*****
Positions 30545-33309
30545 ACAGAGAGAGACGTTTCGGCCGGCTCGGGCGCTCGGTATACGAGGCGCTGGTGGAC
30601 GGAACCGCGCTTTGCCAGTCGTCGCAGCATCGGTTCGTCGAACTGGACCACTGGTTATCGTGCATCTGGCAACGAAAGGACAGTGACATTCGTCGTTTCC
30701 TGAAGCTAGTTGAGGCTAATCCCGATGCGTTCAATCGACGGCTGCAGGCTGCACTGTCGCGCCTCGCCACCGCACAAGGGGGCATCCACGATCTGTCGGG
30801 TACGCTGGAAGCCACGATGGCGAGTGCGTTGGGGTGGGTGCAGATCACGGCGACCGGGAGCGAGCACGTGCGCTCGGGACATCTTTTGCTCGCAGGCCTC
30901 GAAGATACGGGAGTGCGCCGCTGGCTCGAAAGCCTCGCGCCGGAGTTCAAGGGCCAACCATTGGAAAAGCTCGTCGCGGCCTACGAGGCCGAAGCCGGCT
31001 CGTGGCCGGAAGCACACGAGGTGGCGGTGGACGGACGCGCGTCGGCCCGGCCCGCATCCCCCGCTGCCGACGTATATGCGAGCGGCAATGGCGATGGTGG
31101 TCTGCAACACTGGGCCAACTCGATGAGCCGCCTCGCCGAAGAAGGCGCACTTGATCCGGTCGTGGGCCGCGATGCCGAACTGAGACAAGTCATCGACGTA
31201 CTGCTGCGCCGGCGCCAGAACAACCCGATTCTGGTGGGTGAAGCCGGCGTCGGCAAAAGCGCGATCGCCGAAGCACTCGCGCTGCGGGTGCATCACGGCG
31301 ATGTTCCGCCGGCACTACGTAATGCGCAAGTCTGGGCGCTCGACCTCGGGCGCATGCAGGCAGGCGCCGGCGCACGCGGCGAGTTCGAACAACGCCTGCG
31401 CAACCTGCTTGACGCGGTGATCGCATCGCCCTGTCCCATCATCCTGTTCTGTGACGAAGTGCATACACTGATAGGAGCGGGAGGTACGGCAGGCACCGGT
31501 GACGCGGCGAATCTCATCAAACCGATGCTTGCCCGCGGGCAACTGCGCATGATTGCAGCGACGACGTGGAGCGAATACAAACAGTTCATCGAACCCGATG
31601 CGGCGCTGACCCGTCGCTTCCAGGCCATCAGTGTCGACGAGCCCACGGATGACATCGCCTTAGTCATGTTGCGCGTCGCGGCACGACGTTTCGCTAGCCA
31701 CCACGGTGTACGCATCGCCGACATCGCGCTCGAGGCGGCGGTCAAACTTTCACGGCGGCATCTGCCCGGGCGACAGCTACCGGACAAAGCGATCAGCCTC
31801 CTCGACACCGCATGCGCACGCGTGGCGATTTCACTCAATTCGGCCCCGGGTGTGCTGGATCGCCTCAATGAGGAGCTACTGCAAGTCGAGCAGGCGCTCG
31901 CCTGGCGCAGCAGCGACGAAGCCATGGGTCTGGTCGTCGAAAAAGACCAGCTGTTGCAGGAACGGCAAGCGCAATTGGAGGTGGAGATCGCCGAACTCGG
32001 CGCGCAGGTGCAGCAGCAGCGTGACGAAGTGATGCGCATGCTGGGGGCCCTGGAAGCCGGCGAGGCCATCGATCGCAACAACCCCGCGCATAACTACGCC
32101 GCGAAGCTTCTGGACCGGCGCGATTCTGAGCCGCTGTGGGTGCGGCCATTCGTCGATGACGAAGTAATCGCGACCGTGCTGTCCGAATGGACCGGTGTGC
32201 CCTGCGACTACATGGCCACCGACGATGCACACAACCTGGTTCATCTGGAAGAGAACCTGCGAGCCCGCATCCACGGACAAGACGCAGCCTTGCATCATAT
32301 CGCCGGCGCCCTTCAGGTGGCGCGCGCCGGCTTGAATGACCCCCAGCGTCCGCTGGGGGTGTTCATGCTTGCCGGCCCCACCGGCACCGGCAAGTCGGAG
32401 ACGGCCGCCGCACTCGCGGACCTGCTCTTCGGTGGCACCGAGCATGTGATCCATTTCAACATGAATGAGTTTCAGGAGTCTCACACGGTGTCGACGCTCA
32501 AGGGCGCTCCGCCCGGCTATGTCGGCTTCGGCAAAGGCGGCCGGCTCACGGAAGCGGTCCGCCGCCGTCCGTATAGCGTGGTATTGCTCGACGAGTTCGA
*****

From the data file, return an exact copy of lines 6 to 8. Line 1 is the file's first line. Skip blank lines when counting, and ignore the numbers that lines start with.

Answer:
30901 GAAGATACGGGAGTGCGCCGCTGGCTCGAAAGCCTCGCGCCGGAGTTCAAGGGCCAACCATTGGAAAAGCTCGTCGCGGCCTACGAGGCCGAAGCCGGCT
31001 CGTGGCCGGAAGCACACGAGGTGGCGGTGGACGGACGCGCGTCGGCCCGGCCCGCATCCCCCGCTGCCGACGTATATGCGAGCGGCAATGGCGATGGTGG
31101 TCTGCAACACTGGGCCAACTCGATGAGCCGCCTCGCCGAAGAAGGCGCACTTGATCCGGTCGTGGGCCGCGATGCCGAACTGAGACAAGTCATCGACGTA